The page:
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Finding your purpose

Kelly Specht: It’s Okay to Not Be Okay – Joel Goldberg Media

Purpose / September 9, 2022

A big part of what I do is talking to other people, both as a sports broadcaster and a motivational speaker. I listen to stories and help share them with others. And as a result, we all benefit from the lesson that story taught (because there is always a lesson). But the more I do this, the more I believe that finding your purpose is the secret to waking up each morning ready to do it all again, whatever that may be.

Not everyone is fortunate enough to be genuinely energized by they work they do. My hope is that one day soon they will. For those who have been lucky enough to find that perfect fit, the work that really, truly drives them, amazing things are possible. And one recent guest was a perfect example of how.

finding your purpose

Mental health is a topic we’ve discussed many times on my podcast Rounding the Bases. One reason is that it’s a very serious, very real affliction. But the other is that its such a widespread issue that really everyone can benefit from revisiting. Yet still, a stigma remains and resources are lacking compared to traditional healthcare. Kelly Specht made it her life’s work to change them both.

On June 23, 2017, her son Carl took his own life, causing her radiant smile to fade to devastation. He was an All-American kind of guy with brains, brawn and enviable career success. But this illness doesn’t discriminate. Carl’s Cause was born, and Kelly and her husband Bob made it their mission to raise awareness about mental health. Four years later, they’ve raised more than $350,000 and saved countless lives by reminding us that its okay not to be okay. And help is just a phone call away.

SINGLE: Never Alone

Mental health may not always manifest physically, but without a doubt it can lead to all-out crisis situations. When that happens, what do people do? In the past, they struggled to find resources, hopefully before it was too late.  Now, all they have to do is dial 988 to be instantly connected to the Suicide & Crisis Lifeline, where a trained professional is ready to help. Kelly’s son Carl was desperate for the same easily accessible mental health support. Had he been able to reach it, his story may have turned out differently. For Kelly, finding your purpose meant first dealing with unimaginable tragedy. And now, it has enabled her to help – likely even save – so many lives.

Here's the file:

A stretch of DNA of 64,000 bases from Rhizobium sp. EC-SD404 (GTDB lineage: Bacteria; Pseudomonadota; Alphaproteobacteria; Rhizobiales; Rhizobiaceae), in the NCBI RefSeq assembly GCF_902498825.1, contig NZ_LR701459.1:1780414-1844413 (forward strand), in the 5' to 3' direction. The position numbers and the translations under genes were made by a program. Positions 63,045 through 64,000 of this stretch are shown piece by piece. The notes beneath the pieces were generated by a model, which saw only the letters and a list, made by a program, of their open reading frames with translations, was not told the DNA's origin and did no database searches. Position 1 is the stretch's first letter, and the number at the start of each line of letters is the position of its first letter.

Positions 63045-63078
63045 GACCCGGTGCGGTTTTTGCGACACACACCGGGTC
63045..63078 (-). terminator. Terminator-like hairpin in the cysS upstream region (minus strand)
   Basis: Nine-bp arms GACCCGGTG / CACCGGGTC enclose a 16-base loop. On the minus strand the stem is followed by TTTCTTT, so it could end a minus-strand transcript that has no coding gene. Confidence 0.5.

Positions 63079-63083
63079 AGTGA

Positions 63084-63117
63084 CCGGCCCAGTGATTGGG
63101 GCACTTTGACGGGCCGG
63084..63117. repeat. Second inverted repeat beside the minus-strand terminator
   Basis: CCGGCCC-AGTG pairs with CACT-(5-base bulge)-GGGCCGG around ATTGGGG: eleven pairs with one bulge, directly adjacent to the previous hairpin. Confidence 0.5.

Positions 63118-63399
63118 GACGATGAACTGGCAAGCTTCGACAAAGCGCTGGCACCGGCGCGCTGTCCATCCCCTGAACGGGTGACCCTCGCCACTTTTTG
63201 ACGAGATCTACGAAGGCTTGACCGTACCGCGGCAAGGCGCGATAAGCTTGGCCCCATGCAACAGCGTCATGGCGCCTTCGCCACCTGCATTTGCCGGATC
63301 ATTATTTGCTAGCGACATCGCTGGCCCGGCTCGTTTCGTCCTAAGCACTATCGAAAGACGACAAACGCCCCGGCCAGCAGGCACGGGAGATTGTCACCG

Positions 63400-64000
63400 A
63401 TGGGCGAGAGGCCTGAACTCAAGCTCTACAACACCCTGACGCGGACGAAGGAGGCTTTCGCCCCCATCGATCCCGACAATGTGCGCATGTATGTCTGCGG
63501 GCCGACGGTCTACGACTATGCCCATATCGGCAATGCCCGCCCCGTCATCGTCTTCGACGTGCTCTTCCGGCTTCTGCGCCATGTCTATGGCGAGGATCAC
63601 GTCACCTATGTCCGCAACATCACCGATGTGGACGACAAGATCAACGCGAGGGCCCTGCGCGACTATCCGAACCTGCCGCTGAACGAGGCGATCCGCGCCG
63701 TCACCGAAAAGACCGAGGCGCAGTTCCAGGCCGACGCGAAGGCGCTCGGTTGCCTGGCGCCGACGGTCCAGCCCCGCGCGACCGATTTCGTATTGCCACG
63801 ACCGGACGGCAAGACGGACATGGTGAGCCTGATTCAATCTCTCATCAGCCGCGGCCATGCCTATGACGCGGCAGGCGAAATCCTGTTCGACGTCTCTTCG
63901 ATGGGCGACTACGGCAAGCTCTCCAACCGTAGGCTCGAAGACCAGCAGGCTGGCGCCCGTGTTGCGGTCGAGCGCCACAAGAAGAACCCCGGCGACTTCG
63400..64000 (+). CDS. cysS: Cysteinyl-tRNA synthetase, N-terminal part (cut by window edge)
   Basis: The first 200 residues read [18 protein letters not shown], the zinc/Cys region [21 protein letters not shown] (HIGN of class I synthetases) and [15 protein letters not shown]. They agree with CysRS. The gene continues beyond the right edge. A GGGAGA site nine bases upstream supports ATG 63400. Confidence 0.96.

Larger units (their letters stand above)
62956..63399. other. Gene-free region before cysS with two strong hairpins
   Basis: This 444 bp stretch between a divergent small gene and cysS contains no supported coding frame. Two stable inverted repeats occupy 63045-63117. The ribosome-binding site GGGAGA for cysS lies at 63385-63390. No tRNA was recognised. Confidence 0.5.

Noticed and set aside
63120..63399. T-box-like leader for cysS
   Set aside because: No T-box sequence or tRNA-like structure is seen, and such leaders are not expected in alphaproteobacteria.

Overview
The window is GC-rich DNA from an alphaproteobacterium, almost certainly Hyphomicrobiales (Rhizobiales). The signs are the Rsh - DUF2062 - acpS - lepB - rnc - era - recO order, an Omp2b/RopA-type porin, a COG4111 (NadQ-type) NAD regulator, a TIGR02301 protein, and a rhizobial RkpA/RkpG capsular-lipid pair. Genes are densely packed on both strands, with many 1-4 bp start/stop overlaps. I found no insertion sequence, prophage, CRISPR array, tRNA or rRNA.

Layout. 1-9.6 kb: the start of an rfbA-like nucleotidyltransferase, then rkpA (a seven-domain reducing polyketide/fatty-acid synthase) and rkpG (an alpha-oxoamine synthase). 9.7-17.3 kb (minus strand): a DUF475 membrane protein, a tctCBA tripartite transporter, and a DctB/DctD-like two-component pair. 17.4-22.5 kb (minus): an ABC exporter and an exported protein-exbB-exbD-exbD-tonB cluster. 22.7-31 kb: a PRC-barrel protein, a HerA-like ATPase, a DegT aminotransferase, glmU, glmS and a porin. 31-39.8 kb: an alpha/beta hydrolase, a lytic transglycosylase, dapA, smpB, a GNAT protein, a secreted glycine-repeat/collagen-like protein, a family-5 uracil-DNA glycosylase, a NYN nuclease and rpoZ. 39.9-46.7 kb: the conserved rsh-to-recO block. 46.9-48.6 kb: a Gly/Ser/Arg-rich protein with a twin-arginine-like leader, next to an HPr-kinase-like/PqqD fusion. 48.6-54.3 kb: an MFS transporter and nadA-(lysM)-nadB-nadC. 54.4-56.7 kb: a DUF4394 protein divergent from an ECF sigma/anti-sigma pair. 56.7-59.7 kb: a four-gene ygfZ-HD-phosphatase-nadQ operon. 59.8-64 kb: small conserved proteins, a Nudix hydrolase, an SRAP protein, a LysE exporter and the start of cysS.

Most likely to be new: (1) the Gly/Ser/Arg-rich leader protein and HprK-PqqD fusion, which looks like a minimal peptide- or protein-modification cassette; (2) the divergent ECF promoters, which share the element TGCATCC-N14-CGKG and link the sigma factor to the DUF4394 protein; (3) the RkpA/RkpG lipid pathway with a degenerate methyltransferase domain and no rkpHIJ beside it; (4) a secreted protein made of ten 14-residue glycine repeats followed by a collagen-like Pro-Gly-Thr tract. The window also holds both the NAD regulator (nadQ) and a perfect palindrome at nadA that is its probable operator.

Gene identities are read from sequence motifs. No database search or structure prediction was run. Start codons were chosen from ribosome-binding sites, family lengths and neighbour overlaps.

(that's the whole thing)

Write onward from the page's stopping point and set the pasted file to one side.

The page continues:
DOUBLE: Unexpected Purpose

finding your purpose

A startling twenty perfect of the population will struggle with mental health. In more illustrative terms, Kauffman Stadium, home of the Kansas City Royals, seats 37,903 fans. At any given time, 7,581 of them are dealing with mental health issues in some capacity. “There are so many people going through it, but yet, people are still hesitant talk about it,” said Kelly. She may not be a trained mental health professional, but she has been through the challenge of watching a loved one struggle. “We know what it feels like and we know how isolating it is,” she acknowledge, adding that many people turn to her and her husband Bob in their own times of crisis. “And we so appreciate people reaching out to us.”

TRIPLE: Silver Linings

The pandemic dealt every person around the world a test we never saw coming. From lockdowns to quarantines, it would be difficult to find a single person who didn’t deal with feelings of isolation or anxiety to some degree during that period. It was truly universal, and if there was one positive to have come out of it all, it was a heightened awareness about mental health. “That importance of connecting with people, and the importance of not being isolated…I think it’s a good thing.”

HOME RUN: A Healthy Partnership

Carl’s Cause has forged some incredible partnerships since its inception. With the Royals, Blue Cross Blue Shield and so many others in their corner, they’ve been able to make big strides. “What we’re really proud of is that we’re still partnering with the University of Kansas Health System,” she told me. Thanks to the support provided by Carl’s Cause, it has been able to fund the hiring of its very first Mental Health Navigator, a sort of recovery aide that is common for patients needing physical help, but almost unheard of for those needing mental support. And the impact has already begun to snowball. At least one family who benefitted from the navigator service has helped fund the onboarding of another. If there were ever a lesson to be learned, it’s that from tragedy can come light, by finding your purpose and paying it forward.

If you or someone you know is struggling with mental health, call the 988 Suicide & Crisis Lifeline to speak with someone 24 hours a day.

Listen to the full interview here or tune in to Rounding the Bases every Monday and Thursday, available wherever you get your podcasts.

Learn More About Finding Your Purpose from Joel